Series # :
  ETAOP 2013-23
Title :
  Implementation of the American Recovery and Reinvestment Act: Workforce Development and Unemployment Insurance Provisions Final Report
Release Date :
  September 24, 2013
Abstract :

The American Recovery and Reinvestment Act (Recovery Act) provided the workforce system with a large increase in resources to increase capacity, improve its structure, and provide additional economic support and services in response to the most recent recession.  United States Department of Labor (USDOL) programs were a major part of the Recovery Act.  At the time of the bill’s passage, USDOL Recovery Act funding was estimated at $66 billion, ranking third among Federal agencies.  Actual USDOL funding was greater than the early estimates suggest, however, both because the recession was deeper and longer than anticipated, which increased the outflow of Unemployment Insurance (UI) funds, and in larger part because the UI provisions were extended numerous times in subsequent recession-era legislation. 

The Recovery Act added $2.1 billion (an increase of about 77 percent) to the Department of Labor’s appropriations in program year 2009, to provide additional job search assistance, training, and other workforce services to eligible dislocated workers, disadvantaged adults, and other jobseeker.  The Recovery Act investment in UI benefits and UI system improvements was much larger than the investment in workforce services.  At the time of passage of the Recovery Act, UI outlays were estimated at $45 billion, but final estimates of UI outlays grew to $200 billion taking into account subsequent UI benefit extensions.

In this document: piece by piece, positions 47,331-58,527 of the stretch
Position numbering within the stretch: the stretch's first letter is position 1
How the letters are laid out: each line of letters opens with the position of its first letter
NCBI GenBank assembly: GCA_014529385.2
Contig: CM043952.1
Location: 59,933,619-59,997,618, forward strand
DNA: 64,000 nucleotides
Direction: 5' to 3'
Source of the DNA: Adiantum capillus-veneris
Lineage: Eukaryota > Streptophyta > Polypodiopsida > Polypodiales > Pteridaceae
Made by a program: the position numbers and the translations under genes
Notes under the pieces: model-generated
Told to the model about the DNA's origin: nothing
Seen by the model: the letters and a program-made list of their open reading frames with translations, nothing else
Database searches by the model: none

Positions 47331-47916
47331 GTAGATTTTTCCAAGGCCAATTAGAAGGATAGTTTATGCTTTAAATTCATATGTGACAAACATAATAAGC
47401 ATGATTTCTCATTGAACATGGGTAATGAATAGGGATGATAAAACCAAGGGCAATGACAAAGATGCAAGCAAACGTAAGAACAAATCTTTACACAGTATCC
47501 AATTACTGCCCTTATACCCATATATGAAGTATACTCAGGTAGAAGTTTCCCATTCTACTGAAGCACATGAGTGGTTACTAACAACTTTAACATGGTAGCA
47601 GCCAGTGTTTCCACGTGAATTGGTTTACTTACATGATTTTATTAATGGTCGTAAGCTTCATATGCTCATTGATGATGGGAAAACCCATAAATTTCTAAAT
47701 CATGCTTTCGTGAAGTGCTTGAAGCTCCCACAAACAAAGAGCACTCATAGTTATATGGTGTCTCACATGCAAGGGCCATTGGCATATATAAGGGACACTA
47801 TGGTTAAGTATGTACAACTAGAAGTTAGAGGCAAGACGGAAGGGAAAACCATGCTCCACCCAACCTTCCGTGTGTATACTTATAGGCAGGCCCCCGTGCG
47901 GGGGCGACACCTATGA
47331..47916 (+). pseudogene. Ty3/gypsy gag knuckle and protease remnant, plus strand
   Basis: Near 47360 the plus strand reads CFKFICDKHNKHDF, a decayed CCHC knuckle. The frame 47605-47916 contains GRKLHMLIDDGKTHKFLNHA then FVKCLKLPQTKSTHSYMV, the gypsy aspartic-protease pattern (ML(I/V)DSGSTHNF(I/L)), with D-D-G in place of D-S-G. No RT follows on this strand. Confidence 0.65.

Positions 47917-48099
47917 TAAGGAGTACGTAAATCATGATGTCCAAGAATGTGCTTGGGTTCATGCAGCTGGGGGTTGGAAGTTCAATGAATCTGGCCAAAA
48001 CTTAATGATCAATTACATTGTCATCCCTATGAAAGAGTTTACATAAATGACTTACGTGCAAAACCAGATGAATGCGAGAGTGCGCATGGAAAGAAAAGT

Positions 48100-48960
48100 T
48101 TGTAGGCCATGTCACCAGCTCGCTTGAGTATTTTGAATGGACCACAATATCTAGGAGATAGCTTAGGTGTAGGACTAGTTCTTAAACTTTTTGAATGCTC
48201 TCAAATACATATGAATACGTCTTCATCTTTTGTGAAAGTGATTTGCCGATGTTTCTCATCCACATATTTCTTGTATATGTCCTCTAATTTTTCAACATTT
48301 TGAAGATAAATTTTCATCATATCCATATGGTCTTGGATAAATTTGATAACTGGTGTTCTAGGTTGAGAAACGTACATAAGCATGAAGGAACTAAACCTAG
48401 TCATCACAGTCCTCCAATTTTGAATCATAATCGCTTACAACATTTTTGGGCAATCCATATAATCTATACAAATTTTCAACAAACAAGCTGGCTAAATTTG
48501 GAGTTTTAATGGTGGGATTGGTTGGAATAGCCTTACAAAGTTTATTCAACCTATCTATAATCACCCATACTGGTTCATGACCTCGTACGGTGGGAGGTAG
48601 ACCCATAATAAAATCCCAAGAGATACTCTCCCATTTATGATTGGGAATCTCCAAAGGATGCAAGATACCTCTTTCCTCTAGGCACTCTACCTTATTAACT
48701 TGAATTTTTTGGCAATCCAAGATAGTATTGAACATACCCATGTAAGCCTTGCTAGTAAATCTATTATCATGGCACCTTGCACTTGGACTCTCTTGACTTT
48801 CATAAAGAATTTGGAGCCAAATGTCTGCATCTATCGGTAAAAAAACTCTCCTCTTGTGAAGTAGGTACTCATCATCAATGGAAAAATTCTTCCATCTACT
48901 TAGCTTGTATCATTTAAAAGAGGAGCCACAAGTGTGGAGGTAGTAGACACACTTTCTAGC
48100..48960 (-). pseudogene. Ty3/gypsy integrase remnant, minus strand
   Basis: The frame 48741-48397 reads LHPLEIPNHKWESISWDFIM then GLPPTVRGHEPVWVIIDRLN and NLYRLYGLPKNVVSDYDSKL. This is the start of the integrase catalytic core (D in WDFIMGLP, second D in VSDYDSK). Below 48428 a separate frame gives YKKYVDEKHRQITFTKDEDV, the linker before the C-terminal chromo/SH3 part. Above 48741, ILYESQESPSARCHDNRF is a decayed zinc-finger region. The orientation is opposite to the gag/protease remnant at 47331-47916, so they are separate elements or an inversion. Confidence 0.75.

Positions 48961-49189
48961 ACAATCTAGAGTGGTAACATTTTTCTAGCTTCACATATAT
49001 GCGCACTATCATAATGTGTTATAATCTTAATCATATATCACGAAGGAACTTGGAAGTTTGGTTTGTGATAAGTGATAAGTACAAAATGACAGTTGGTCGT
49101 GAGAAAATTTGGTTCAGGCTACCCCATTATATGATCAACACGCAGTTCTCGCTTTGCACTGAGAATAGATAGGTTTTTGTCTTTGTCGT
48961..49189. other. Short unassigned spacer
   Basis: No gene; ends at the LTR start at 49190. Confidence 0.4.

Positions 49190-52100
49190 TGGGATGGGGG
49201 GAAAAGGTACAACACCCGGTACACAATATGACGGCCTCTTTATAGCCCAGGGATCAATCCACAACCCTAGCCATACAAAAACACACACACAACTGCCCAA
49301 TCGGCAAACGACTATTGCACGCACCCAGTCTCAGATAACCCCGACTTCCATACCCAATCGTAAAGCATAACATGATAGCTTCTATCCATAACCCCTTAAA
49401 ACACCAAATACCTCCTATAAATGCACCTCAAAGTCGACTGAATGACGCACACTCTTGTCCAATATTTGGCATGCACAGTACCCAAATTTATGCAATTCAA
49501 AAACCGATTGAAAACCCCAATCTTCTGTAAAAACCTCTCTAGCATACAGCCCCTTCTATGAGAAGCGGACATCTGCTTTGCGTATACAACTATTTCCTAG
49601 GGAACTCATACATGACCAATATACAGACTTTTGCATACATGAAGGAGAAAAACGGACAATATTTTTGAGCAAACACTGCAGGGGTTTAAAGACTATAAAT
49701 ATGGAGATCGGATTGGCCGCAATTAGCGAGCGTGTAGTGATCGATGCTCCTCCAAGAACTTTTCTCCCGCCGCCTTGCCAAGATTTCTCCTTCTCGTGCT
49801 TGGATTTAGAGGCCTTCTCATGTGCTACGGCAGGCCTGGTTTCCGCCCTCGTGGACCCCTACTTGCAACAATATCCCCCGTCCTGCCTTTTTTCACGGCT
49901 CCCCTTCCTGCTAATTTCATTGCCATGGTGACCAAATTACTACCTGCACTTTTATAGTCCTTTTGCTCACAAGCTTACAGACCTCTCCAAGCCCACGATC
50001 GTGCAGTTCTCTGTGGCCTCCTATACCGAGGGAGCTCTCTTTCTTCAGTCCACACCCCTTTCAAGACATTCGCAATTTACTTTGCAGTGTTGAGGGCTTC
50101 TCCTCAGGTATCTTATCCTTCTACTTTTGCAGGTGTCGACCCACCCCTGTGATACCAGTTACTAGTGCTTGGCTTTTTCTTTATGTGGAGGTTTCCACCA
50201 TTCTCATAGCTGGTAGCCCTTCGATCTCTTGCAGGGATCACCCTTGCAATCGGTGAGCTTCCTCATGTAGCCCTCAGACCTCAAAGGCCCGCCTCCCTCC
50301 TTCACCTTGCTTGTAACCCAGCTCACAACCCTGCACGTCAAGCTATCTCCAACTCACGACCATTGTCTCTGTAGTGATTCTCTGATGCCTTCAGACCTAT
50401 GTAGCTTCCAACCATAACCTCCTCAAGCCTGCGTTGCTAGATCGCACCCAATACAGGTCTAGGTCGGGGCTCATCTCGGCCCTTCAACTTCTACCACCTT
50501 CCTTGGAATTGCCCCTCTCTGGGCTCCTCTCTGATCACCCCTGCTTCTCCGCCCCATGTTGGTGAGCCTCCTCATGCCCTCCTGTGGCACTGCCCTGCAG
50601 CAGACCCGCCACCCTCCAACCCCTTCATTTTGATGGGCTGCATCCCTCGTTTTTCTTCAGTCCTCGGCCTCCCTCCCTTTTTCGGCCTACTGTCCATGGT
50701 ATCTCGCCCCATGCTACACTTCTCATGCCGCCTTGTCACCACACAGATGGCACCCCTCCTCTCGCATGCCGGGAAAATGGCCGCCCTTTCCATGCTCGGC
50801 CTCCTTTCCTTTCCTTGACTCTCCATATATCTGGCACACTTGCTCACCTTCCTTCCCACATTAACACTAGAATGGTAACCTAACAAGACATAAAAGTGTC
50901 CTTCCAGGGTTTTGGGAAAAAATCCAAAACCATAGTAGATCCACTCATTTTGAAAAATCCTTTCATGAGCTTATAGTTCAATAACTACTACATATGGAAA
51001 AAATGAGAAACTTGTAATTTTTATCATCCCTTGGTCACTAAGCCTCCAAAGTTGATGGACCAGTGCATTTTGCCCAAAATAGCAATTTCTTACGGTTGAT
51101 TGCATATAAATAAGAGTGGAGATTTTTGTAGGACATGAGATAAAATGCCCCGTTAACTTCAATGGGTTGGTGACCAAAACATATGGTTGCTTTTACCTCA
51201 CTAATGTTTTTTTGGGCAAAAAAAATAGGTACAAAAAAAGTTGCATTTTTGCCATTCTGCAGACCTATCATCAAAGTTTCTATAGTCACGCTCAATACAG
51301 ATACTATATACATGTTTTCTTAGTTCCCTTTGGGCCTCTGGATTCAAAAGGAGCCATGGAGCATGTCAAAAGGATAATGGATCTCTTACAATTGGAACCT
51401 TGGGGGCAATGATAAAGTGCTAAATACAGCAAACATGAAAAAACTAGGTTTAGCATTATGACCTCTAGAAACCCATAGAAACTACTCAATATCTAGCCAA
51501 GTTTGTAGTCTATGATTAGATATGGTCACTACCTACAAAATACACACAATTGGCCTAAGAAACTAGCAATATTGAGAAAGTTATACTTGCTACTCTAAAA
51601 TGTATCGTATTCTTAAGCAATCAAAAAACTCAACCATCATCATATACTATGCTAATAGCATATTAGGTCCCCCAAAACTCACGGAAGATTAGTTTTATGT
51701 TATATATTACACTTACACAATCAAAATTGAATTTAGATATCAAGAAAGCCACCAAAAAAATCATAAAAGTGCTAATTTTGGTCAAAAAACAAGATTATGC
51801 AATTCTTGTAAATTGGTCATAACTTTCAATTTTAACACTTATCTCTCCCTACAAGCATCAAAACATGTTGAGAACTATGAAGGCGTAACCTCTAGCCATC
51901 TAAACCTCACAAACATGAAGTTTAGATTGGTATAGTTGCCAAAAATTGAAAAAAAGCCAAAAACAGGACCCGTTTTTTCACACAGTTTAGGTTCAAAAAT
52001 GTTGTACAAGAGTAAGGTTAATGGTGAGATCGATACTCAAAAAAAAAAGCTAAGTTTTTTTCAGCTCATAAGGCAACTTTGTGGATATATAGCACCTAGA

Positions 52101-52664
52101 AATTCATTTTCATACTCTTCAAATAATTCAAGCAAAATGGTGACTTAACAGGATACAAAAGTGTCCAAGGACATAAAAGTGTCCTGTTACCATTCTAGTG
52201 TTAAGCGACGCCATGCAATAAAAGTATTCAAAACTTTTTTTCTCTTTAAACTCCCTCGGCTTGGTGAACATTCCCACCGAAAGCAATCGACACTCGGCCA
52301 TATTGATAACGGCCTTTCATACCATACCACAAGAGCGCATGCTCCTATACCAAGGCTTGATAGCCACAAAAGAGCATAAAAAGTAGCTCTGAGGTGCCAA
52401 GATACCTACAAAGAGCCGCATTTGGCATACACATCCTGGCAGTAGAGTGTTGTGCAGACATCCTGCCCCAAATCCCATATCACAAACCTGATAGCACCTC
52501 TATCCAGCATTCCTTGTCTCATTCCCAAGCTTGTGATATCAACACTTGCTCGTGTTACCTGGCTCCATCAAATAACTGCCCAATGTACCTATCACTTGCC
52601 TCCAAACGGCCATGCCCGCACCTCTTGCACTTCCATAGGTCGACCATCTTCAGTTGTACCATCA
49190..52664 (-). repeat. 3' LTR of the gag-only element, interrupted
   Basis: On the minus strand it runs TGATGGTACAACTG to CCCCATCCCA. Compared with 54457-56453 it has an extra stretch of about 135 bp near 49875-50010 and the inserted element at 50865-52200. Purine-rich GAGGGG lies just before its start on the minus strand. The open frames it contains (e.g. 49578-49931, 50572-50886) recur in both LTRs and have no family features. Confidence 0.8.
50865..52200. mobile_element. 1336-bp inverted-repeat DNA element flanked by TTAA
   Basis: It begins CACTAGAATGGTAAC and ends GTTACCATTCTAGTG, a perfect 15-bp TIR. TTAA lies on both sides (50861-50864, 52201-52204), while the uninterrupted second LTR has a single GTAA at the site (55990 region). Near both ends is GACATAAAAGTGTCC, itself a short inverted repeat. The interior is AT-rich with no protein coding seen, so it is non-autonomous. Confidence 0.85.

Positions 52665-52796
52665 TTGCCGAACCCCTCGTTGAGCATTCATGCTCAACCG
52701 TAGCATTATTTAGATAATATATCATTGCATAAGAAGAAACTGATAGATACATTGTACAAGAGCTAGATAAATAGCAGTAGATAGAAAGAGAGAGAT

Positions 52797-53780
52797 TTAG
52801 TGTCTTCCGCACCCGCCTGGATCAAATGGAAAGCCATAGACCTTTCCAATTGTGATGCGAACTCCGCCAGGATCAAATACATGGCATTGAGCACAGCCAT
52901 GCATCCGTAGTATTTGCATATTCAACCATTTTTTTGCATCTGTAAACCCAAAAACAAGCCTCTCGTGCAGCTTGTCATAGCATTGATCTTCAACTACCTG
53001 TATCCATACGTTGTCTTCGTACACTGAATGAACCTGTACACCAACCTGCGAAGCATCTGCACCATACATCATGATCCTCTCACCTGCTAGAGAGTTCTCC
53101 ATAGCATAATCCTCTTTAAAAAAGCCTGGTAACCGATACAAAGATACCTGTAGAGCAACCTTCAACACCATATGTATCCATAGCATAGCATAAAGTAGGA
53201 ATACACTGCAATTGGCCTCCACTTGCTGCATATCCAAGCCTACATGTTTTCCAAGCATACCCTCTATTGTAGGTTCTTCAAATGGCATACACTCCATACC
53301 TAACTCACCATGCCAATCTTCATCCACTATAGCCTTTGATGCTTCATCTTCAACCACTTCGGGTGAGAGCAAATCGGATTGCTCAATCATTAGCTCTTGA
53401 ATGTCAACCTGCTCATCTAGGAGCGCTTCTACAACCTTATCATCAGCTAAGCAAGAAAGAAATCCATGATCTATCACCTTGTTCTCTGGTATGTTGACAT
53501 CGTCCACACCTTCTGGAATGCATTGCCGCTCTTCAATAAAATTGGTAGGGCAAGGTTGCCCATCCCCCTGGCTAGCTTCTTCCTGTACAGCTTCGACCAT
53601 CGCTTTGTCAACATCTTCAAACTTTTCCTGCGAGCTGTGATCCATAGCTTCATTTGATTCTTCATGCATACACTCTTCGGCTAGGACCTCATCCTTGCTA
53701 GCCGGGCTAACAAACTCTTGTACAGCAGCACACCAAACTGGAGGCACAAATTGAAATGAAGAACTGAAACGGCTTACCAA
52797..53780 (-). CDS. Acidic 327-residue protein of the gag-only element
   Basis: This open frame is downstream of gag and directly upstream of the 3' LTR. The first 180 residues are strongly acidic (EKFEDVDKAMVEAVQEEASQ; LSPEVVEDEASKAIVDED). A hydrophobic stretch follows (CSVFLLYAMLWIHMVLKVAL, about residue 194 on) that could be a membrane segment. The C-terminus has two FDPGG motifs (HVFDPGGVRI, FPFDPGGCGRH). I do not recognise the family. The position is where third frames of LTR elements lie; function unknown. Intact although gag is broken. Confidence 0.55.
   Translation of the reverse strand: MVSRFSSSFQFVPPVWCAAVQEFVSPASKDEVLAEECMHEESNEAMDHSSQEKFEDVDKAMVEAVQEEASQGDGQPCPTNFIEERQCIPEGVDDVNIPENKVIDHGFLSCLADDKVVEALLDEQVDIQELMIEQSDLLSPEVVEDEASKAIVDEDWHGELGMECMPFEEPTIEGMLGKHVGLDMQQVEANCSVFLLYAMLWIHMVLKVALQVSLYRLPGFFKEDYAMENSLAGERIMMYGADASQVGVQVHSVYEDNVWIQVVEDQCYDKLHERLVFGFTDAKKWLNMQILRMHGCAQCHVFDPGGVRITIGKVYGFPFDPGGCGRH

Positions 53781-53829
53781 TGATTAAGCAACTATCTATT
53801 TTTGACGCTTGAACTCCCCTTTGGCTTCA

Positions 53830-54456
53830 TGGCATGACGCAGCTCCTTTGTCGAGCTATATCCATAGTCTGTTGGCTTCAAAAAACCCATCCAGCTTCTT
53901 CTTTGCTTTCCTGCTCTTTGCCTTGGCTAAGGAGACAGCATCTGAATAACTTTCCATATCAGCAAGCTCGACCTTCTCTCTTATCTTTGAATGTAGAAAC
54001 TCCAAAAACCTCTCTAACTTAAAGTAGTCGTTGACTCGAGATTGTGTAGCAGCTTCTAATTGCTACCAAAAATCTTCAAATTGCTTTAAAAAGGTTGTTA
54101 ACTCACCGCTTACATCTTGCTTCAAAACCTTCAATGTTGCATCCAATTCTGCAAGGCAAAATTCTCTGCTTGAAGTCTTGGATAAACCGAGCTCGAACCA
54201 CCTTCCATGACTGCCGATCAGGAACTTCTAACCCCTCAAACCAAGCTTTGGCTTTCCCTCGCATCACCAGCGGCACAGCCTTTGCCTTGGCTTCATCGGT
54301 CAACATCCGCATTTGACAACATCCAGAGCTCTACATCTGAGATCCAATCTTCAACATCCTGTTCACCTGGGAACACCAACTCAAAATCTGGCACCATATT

In the spring of 2009, the ETA awarded a grant to the National Association of State Workforce Agencies/Center for Employment Security Education and Research (NASWA/CESER) to support and expand its efforts to document the actions of the public workforce system under the Recovery Act.  The purpose of this study was to provide intelligence to state and local workforce organizations on the situation then facing state workforce development agencies and programs, and the steps taken by states (and local workforce investment areas) to meet the challenges of Recovery Act implementation and the economic downturn.  It also provides critically important information to policymakers and administrators about the implementation of the Recovery Act workforce development and UI provisions, and identifies potential needs for additional federal and state policies.  This information will inform future state decisions in areas of policy formation and program improvements. 

This is a comprehensive narrative report on the Public Workforce System’s implementation of the Recovery Act.  ETA has already received and Web-posted an interim report which summarizes five surveys of states conducted by NASWA/CESER and the first round of site visits to 20 states:  Early Implementation of the American Recovery and Reinvestment Act: Workforce Development and Unemployment Insurance Provisions Interim Report.

Publication Author(s)
Center for Employment Security Education and Research, NASWA
  • Yvette Chocolaad
  • Randall Eberts
  • Richard Hobbie
  • Joyce Kaiser
  • Tara Smith
  • John Trutko
  • Wayne Vroman
  • Stephen Walsh
  • Burt Barnow
  • Jing Cai
Full Text Document(s)
Additional Information

Hard copy available: No